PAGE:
Clearing ILETS is one of the very initial steps, in your way of getting admitted in the foreign university. And you need to start preparing for it from immediately. Note that aimless preparation won’t take you anywhere. You need to note the syllabus first and then prepare the schedule to invest some good productive time in the preparation of ILETS.
You can choose to prepare all by yourself. But it will be wiser for you to hire a professional assistance service. These services are designed to help you in every possible way regarding these tests. In India, there are numerous such brands. Visit AbroAdvice.com for information like ILETS exam syllabus, test pattern etc. They also help you prepare for the test. There are several equivalent brands available for the Indian students.
Other than these brands you can get all information about the IELTS exam syllabus or other exam details like IETS exam fee on their official website. But now that you are here you need not go anywhere. Below mentioned is the detailed IELTS exam syllabus.
Detailed IELTS Syllabus
The International English Language Testing System (IELTS) exam has two versions: the Academic and General versions respectively. When candidates are preparing for the IELTS exam, they need to consider both the exam format and the syllabus. The IELTS syllabus consists of four sections, namely Speaking, Writing, Reading, and Listening. While the reading and listening components of the IELTS General Training and Academic exam have the same syllabus, the speaking and listening sections have a different syllabus. The purpose of the IELTS syllabus is to assess a candidate’s English language competency in social, professional, and academic contexts. The Speaking section of the IELTS exam measures a candidate’s ability to communicate effectively in English, while the Writing section evaluates their writing skills. The Reading section assesses their ability to comprehend and analyse written text, and the Listening section tests their ability to understand spoken English.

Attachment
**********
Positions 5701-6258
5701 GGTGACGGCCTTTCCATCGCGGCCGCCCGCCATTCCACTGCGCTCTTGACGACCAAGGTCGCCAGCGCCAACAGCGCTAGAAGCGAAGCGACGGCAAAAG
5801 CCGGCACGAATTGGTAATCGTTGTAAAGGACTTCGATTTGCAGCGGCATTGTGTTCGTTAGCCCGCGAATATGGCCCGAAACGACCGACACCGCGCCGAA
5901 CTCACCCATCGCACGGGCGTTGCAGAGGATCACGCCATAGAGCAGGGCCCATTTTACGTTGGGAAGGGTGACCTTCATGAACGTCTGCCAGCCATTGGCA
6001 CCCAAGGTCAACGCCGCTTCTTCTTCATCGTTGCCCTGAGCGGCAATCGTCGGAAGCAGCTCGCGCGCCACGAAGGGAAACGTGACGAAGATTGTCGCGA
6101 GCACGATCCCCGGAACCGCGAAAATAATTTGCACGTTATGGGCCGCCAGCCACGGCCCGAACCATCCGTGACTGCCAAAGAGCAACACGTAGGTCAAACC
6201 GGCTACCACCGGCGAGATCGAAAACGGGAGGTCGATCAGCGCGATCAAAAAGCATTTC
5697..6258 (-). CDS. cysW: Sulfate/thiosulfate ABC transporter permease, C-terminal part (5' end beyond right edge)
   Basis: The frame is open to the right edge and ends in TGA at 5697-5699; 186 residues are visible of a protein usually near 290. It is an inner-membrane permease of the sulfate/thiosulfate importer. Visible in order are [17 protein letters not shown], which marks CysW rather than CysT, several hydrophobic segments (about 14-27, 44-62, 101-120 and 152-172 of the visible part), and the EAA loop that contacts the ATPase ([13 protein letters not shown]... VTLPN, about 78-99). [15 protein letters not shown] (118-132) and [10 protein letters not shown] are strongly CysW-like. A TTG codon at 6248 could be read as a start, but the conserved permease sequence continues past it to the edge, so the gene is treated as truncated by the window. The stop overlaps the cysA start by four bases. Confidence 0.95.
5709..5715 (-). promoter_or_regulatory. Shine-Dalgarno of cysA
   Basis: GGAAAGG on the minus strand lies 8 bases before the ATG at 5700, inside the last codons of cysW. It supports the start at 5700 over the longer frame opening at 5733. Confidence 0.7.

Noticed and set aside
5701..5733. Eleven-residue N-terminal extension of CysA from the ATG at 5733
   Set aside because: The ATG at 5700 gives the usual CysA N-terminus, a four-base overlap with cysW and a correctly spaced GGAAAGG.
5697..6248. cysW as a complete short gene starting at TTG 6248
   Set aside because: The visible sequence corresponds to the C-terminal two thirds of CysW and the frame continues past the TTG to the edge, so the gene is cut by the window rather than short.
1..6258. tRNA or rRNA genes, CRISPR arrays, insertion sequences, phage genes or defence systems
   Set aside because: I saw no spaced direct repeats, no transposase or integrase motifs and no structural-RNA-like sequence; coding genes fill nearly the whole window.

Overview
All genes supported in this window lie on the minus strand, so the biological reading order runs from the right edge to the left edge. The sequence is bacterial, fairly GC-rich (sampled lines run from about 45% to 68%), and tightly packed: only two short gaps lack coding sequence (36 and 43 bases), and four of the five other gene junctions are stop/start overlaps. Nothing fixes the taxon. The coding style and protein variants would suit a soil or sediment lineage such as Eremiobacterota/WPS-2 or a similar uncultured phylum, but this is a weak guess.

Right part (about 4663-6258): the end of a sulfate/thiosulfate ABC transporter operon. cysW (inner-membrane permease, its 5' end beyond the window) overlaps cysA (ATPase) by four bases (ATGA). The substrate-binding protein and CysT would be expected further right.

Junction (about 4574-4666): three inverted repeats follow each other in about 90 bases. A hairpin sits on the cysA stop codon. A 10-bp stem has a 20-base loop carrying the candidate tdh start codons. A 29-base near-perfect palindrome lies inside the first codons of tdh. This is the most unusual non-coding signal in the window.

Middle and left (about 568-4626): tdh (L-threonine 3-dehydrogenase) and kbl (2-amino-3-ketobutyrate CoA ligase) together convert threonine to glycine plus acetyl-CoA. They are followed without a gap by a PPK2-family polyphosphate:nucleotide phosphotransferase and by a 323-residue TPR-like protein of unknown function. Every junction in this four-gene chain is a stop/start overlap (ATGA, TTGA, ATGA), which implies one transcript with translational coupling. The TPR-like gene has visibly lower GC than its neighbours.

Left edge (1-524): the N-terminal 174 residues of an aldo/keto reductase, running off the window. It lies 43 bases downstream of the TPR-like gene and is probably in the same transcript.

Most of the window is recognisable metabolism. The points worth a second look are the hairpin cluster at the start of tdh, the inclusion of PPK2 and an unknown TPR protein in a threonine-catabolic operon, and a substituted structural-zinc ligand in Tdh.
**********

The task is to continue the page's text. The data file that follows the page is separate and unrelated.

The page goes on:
Here’s an overview –
|IELTS Test Component
|Listening (Same for Academic and General Training)
|Four sections, 40 items
|Reading (Different for Academic and General Training)
|Three sections, 40 items
|Writing (Different for Academic and General Training)
|Speaking (Same for Academic and General Training)
|Three-part one-on-one conversation
Now, let’s get into the details of each individual section.
The International English Language Testing System (IELTS) listening portion is divided into four subsections, each of which is designed to test your ability to comprehend spoken English effectively.
The first section of the IELTS listening syllabus is a conversation between two people that takes place in a normal social situation. It is designed to assess your ability to understand everyday conversations. The second section consists of a speech or monologue. The speaker may be an individual or a group. The speech is designed to assess your ability to understand lectures, speeches, and talks on a range of topics. The speaker may use technical language, so it is important to be familiar with a broad range of vocabulary and language structures. The third section of the IELTS listening syllabus is a discussion amongst up to four people in an academic setting. The discussion is designed to test your ability to understand academic conversations and debates. The final section of the IELTS listening syllabus is a monologue discussing a cerebral topic, akin to a lecture at a university. This section is designed to assess your ability to understand complex ideas and abstract concepts. Remember that each segment of the IELTS listening syllabus is only audible once.
The IELTS computer-based and paper patterns use the same syllabus for the reading portion of the test. A reading section of the IELTS exam comprises questions that require test takers to answer after reading passages in order to assess their proficiency. The questions can be multiple-choice, require sentence completion, require summary writing, ask for matching information, or require short answers, among other types. There are 40 questions in this section, 13–14 questions for each passage. Many question types are used to assess a broad range of reading skills, such as reading for gist, reading for major ideas, reading for detail, skimming, understanding the logical argument, and identifying the perspectives, attitudes, and purposes of writers. Different reading passages and question types are included in the IELTS for academic and general training.